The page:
Movie Review: Detention


Title:  Detention
Rated:  R
Genres:  Comedy, Horror, Sci-fi
Director:  Joseph Kahn
Writers:  Joseph Kahn, Mark Palermo
Stars:  Josh Hutcherson, Shanley Caswell, Spencer Locke, Dane Cook
Rating:  4 Stars

Synopsis from Redbox:

17-year-old Riley Jones must survive her final year of high school. The problem is that she has been sentenced to detention on the night of her prom, her friends are apparently being murdered by the fictional villain of a horror film series, and worst of all, the boy with whom she’s in love is infatuated with her biggest rival. It becomes a race against time to save the world as she knows it.

My Thoughts:

Based on this description, I was expecting a B-horror movie. Detention turned out to be so much better than that expectation.

Detention is a meta-tribute to teen comedy and horror films, as well as the 90s. There are clear references to The Breakfast Club, Scream, The Fly, Freaky Friday and so many more. I love when films (or any media) lovingly, and jokingly, reference other things. It gives the film another layer, and a game I can play during a second (or third, or fourth) viewing.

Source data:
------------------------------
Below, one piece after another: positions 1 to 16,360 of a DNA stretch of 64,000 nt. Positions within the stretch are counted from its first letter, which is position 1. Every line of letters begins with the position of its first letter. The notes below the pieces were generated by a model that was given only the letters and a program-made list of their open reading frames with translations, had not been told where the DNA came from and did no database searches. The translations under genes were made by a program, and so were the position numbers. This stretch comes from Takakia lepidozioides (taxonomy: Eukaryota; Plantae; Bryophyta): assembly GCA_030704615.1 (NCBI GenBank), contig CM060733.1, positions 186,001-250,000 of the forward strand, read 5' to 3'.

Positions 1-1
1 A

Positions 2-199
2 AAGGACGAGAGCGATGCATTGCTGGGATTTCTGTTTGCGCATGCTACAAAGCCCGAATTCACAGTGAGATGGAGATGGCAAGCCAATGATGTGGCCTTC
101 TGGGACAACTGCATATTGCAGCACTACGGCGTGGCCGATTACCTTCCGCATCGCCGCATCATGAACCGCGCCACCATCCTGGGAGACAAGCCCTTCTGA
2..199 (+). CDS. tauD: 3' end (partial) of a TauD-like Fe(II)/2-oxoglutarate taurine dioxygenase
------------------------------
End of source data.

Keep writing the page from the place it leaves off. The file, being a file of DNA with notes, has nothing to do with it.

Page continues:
Detention texting

Not only does Detention make tribute to previous films, it also captures the quick, ADHD nature of today’s youth. Characters spew rapid-fire references and quips as the story careens at texting speeds. While I enjoyed this for the most part, sometimes things moved a little too fast to catch everything.

Overall I found Detention to be hilarious and not scary at all. I will definitely be purchasing this film and watching it several more times. However, I find it difficult to recommend to a general audience. Detention is destined to become a cult film. I know many people will tire of the references. Others will despise the overall attitude and ridiculousness. And some people are looking for another Josh Hutcherson movie—which is much different from his previous work. If you enjoy comedy-horror benders, or cult films, I give a tentative recommendation.

What were your thoughts on Detention? What do you think of cross-genre films? Let me know in the comments below.


Event: Maggie Stiefvater Signing

Even though I haven’t read any of Maggie Stiefvater’s books (yet), I would definitely see her in person again. Here’s why: